Lana Del Rey was met with heavy backlash over the weekend when she shared a series of photos and videos on Instagram, attending a book signing in Los Angeles and greeting a large crowd of fans while wearing what appeared to be a mesh, netted mask. Critics called out the star for putting fans at risk with a sheer mask that does not protect others from coronavirus exposure — but is there any way the face covering could be effective?
To figure out how safe Del Rey’s mask is (or isn’t), Billboard chatted with Dr. Peter Chin-Hong, a medical educator at the University of California, San Francisco, who specializes in treating infectious diseases but is not directly familiar with the specific mask the singer/songwriter wore over the weekend. “I am not very confident that it would prevent any spread of COVID,” he said, adding, “It looks interesting, but you don’t need to be a smart virus to get through that mesh. You could be the dumbest virus and it would be easy to get through that mesh.”
Chin-Hong compared Del Rey to Lady Gaga, who “is still able to be fashionable and have an effective mask”; the Chromatica star sported a number of stylish face coverings at the 2020 MTV Video Music Awards in August, all of which effectively shielded her mouth and nose without sacrificing the eye-catching flair that is characteristically Gaga.
“The holes are so big in the mesh that you might as well be wearing nothing,” Chin-Hong continued of Del Rey’s blingy mask. “I can draw a mask on my face with a magic marker and it would have the same efficiency as a mesh mask.”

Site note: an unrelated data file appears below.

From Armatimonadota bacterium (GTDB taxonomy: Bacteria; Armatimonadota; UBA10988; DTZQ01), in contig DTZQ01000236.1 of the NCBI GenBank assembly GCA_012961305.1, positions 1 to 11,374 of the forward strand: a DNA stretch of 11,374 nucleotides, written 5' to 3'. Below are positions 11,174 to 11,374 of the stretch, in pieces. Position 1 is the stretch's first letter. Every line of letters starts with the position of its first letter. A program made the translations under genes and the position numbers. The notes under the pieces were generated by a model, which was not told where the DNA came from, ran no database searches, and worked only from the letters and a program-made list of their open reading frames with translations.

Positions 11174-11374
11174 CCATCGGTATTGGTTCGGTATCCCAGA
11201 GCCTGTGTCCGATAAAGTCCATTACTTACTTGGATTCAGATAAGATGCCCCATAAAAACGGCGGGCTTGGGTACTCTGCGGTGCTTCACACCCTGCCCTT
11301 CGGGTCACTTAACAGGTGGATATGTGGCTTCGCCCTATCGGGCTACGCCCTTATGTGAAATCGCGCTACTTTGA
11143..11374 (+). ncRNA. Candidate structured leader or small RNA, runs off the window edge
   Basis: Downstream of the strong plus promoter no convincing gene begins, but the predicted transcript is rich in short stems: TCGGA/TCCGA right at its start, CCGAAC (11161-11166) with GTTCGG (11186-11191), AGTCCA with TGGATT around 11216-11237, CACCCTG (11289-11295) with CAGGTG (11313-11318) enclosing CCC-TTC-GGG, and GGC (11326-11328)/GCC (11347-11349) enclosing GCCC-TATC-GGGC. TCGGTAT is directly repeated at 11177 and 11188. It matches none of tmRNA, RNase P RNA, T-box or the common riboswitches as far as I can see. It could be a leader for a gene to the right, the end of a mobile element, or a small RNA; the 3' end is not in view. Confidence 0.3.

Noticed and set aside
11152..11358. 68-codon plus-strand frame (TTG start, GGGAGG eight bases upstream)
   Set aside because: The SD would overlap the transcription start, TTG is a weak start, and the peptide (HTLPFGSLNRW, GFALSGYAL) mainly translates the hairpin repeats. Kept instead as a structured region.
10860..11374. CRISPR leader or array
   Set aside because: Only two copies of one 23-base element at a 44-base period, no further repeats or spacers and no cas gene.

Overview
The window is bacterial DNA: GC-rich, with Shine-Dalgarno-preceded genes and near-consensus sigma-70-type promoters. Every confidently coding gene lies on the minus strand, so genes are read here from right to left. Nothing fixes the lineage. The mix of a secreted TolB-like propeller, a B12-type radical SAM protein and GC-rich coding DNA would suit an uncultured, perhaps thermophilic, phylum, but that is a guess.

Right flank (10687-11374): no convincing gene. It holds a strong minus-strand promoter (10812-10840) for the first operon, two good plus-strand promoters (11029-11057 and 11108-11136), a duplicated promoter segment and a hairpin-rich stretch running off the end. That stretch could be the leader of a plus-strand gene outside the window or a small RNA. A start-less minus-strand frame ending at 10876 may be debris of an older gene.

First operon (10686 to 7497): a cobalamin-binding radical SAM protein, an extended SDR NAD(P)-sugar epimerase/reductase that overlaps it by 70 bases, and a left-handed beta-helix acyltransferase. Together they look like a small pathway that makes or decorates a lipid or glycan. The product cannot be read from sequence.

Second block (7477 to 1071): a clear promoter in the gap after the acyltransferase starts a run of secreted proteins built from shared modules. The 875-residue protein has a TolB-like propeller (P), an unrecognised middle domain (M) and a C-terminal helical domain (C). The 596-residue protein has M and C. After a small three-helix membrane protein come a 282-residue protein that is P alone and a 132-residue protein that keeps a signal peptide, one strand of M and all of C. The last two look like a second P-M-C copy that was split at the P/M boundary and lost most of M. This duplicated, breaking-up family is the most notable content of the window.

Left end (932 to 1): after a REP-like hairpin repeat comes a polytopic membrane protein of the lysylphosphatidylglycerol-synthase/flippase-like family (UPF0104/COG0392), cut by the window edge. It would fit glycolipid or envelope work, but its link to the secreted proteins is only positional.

While it appeared that Del Rey wore only the mesh mask during the book signing, her defenders wondered if she might have a clear protective layer under the bling that went undetected in her Instagram pics. Chin-Hong is aware of one FDA-approved option — the ClearMask — for those needing to read lips or see others’ facial expressions, but “The clear part is just around the mouth, because plastic blocks the virus,” he explained, “so you can still breathe through fabric from the nose.”
It’s clear that mesh masks alone don’t work in preventing the spread of coronavirus, so what does? “There’s a hierarchy of masks,” Chin-Hong said. “The Tesla of masks is the N95, then you get the surgical masks that we use in the hospital, then you get the cloth coverings that people wear normally and on the streets, then you have the neck gaiters that you can buy from North Face.”
While the N95 masks are at the top of the list, the expert said they are not necessary in everyday life, just in medical and high-risk situations. “For most people, wearing a regular cloth mask is good enough,” he said.
Besides Del Rey’s mesh mask, Chin-Hong also does not recommend masks with filtered valves. “They’re meant to prevent the wearer from getting something because the filter is one-way, so you breathe in one way and it filters it, but when you breathe out, it doesn’t filter it,” he explained. “So if you have COVID and wore it, you would be spreading COVID to everyone you thought you would be protecting, so that’s a scary mask.”
However, if you see someone wearing an ineffective face covering, Chin-Hong does not believe “mask shaming” is the way to change behavior.
“Shaming is the worst thing you can do, because it makes somebody defensive,” he said. “In fact, if somebody said, ‘Hey, Lana, I wonder why you wore that mesh mask’ — and said it in a nice, kind, curious way — she might say, ‘Oh, I didn’t really know. You’re right, maybe this isn’t the best mask.’ Then Lana Del Rey could be the next Lady Gaga and go out there and promote masks.”